Dominique Francon is the heroine of The Fountainhead and seems to be the only woman in the world made for the protagonist and architect Howard Roark. Likewise, he seems to be the only man for her. You know, it’s funny, both Howard and Dominique have this contempt for people around them. They feel like nobody measures up to their own personal standards of design or of life. Yet somehow, they’re both lovable. Dominique is admirable because she realizes that in life she has nobody to answer to but herself and doesn’t have to worry about how others value or judge her. Once she picks that up, she finds total and utter happiness. She’s right you know, who gives a shit?
1. I’m the best ever
Shirt by Sass and Bide, pants by Gianfranco Ferre, shoes by Versus
2. You’re all crap
Jacket by Cushnie et Ochs, shirt by Preen, skirt by Band of Outsiders, shoes by Jonathan Saunders
3. Whatever, y’all don’t know meee
Dress by Nicole Farhi, shoes by Peter Pilotto
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Do you know before I became the world’s leading rhythmic gymnast, I really wanted to be an architect? The design of buildings always held an interest for me, from historical architecture, to Bauhaus, to post-modern crap. Howard Roark, the protagonist of The Fountainhead and I share this love. Like many people, he suffers for his work. Howard finds it difficult to work after he graduates. He could find easy success at the sacrifice of his own creativity. He knows how good of an architect he is and he spends his early career bouncing around, waiting for somebody to recognize his talent. His work life is plagued by negative press and a relationship with Dominique Francon. Eventually, Roark finds somebody to appreciate his work, but not without exploding some things. Hooray for explosions.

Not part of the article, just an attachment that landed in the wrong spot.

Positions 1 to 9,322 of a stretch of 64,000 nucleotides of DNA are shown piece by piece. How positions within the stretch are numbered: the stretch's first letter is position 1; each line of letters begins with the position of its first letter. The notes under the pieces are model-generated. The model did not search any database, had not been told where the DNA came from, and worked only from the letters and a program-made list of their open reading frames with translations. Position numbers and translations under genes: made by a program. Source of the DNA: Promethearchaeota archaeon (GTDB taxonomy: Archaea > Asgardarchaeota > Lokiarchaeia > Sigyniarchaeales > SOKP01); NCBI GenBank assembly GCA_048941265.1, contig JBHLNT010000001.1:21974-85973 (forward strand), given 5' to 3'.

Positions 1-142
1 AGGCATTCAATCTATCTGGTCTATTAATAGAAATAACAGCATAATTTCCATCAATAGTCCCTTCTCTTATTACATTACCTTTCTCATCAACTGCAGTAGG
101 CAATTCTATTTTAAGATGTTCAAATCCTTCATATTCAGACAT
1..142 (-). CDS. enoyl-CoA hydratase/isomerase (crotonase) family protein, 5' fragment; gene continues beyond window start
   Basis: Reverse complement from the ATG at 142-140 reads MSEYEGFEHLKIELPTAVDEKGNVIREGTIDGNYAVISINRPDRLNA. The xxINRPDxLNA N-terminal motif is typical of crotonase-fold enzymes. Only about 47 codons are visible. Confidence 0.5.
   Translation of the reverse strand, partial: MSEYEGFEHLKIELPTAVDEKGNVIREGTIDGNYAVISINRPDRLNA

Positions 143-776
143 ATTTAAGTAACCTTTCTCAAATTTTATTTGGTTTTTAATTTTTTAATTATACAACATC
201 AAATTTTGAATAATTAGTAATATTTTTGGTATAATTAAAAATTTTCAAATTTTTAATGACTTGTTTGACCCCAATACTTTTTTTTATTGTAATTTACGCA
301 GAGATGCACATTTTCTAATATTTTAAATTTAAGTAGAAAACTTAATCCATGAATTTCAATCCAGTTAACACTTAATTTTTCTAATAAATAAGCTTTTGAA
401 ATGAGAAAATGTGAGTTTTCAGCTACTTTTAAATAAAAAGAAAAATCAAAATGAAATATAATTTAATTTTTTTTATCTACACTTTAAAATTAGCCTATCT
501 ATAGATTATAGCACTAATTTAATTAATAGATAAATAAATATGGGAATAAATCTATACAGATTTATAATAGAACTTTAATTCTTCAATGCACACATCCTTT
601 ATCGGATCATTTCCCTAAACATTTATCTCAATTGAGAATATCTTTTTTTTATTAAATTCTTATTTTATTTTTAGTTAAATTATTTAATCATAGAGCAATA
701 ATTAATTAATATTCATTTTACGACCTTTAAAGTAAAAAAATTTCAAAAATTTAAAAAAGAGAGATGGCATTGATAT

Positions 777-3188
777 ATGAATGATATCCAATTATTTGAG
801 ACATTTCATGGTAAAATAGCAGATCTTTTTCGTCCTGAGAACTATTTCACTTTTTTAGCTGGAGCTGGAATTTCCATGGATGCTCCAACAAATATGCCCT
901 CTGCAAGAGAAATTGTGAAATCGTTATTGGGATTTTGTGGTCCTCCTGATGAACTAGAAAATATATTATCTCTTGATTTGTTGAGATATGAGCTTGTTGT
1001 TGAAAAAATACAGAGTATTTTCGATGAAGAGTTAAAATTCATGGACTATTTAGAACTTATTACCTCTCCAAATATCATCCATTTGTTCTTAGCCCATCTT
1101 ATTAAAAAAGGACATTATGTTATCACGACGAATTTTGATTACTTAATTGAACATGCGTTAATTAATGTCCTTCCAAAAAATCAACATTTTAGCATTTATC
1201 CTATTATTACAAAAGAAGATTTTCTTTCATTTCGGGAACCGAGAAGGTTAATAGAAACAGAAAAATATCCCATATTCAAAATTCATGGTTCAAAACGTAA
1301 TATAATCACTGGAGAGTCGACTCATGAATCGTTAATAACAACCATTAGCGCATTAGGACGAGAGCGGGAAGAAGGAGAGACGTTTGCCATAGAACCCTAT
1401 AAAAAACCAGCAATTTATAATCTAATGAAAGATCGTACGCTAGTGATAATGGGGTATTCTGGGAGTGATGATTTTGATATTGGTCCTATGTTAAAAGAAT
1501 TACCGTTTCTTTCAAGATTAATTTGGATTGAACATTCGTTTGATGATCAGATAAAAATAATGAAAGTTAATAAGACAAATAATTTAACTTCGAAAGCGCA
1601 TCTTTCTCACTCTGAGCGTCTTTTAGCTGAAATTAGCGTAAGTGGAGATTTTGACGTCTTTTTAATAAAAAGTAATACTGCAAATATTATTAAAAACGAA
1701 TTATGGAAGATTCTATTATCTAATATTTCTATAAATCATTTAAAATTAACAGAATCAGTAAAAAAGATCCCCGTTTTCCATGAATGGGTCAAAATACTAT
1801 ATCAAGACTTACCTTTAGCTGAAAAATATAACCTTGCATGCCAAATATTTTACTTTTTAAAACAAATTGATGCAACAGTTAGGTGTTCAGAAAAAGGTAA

1. Are you kidding? I’m the most bomb-ass architect in town
Coat by E. Tautz, shirt and sweater by Michael Bastian, pants and shoes by Louis Vuitton
2. You people at The Banner are a bunch of muckraking bastards!